The Indian Institute of Technology-Madras and NASA Jet Propulsion Laboratory (JPL) researchers have studied the interactions between microbes in the International Space Station (ISS), the institute said on Friday.
A key finding is that a microbe that resides on the ISS, was found to be beneficial to various other microorganisms but hampered the growth of a fungus.
The study would help devise strategies for the disinfection of space stations to minimise any potential impact of microbes on the health of astronauts.
“Crews, during spaceflight, may have altered immunity and limited access to terrestrial medical facilities. Therefore, studying the microbes inhabiting the space station becomes important to understand the risks associated with short-term and long-term space travel on the health of astronauts,” the IIT-Madras said in a press release.
Researchers from @iitmadras and @NASA have studied the interactions between microbes in the International Space Station (ISS) that will help devise strategies for the disinfection of space stations to minimise any potential impact of microbes on the health of astronauts. pic.twitter.com/nkA1yfE8Ec
— IIT Madras (@iitmadras) October 21, 2022
The present study was inspired by the earlier observations of the dominance of Klebsiella pneumoniae, a bacteria, on the surfaces of the ISS.
This pathogen has been known to cause pneumonia and other nosocomial (hospital-acquired) infections. The researchers were broadly interested in understanding how this bacteria affects the growth of other microbes in the vicinity and the possible implications it could have.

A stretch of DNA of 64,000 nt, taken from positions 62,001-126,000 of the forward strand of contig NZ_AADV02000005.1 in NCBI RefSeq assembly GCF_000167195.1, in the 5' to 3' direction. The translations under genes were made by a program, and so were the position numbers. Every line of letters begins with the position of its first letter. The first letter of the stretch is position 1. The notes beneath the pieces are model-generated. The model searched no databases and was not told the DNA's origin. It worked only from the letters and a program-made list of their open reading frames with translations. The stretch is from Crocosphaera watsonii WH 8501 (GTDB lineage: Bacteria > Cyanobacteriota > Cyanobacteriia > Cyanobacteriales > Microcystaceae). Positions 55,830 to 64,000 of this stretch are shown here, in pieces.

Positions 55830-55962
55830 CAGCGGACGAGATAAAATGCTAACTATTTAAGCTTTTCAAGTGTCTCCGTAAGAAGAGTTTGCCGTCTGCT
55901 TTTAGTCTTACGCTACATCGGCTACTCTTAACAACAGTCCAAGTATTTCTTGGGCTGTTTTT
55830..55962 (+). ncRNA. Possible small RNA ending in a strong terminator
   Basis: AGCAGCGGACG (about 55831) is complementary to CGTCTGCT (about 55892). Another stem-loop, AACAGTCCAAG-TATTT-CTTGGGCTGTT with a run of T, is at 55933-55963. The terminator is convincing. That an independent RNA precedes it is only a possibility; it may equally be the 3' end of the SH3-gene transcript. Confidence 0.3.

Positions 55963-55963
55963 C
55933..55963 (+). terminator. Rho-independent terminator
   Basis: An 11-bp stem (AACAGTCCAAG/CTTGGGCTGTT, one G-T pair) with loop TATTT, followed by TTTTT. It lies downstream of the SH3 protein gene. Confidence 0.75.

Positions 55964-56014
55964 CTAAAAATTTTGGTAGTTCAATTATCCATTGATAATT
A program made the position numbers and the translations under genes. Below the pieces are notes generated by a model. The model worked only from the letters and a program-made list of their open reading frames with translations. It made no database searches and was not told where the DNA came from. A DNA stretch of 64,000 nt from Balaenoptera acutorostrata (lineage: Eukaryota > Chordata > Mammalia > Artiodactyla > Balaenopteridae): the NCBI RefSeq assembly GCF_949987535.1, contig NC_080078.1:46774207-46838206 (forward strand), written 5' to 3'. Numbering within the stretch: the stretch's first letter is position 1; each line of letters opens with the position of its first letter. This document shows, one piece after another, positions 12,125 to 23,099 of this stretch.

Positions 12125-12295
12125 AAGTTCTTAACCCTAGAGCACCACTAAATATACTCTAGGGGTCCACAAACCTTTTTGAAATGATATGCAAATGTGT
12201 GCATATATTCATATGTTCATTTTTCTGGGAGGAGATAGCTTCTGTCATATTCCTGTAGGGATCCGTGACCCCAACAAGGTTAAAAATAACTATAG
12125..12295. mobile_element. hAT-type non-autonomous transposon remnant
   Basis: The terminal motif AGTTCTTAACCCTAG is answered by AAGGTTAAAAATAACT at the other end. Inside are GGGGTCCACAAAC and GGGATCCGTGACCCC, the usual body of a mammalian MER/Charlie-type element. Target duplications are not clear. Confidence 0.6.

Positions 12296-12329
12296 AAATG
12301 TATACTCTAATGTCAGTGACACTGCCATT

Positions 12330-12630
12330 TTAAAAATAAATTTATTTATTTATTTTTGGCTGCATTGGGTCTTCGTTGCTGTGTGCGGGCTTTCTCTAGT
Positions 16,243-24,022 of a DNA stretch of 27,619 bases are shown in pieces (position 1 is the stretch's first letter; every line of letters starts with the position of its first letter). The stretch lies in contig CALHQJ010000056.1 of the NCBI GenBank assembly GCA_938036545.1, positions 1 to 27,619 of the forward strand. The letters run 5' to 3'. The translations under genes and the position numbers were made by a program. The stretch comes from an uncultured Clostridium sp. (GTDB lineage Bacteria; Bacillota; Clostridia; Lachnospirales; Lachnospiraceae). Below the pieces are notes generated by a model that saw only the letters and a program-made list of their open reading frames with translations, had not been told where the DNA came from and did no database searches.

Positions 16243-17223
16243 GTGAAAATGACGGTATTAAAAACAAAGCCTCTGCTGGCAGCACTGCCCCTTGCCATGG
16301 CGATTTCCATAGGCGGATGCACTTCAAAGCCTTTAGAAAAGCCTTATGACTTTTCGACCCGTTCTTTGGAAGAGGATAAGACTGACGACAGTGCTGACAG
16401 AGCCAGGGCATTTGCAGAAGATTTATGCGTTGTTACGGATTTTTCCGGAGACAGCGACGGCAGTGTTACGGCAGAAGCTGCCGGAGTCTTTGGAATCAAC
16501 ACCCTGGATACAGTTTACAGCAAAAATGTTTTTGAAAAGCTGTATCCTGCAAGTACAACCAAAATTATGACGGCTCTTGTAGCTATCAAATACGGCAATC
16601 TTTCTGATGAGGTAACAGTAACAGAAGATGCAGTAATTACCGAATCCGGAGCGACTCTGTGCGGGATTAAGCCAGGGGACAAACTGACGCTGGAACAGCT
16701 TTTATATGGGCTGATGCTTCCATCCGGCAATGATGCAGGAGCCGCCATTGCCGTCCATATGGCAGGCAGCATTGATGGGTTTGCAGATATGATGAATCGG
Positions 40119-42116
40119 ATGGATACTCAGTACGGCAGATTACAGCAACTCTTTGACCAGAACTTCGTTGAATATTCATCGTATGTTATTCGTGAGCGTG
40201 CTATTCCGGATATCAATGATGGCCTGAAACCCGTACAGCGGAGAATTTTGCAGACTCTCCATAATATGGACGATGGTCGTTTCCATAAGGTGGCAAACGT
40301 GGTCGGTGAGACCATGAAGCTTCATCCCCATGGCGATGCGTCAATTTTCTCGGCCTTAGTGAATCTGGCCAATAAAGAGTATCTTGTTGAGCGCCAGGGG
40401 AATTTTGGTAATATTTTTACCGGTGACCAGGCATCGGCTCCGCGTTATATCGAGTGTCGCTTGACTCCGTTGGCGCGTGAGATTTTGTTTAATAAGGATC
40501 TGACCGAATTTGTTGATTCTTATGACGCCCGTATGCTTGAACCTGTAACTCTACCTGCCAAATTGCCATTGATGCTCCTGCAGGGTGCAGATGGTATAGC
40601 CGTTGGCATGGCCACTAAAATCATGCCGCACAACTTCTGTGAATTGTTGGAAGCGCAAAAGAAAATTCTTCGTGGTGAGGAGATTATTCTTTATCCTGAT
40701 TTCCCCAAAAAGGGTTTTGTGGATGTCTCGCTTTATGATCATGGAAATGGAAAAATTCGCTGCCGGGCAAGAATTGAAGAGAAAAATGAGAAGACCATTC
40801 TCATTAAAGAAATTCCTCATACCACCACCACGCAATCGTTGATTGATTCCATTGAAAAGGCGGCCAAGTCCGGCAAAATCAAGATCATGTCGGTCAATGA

The researchers analysed the microbial sample data taken across three space flights at seven locations on the ISS. The study found that Klebsiella pneumoniae, a major microbe that resides on the ISS, is beneficial to various other microbes also present on the ISS, especially the bacteria from the Pantoea genus.
However, it was found that its presence was hampering the growth of Aspergillus fungus. This computational observation was further tested through laboratory experiments, and it was found that the presence of K. pneumoniae was indeed detrimental to the growth of the Aspergillus fungus.
Dr Karthik Raman, associate professor at the Bhupat & Jyoti Mehta School of Biosciences and a core member of the Robert Bosch Centre for Data Science and Artificial Intelligence (RBCDSAI), IIT Madras, collaborated with Dr Kasthuri Venkateswaran, senior research scientist at JPL. The work has been peer-reviewed and published in the esteemed international journal Microbiome.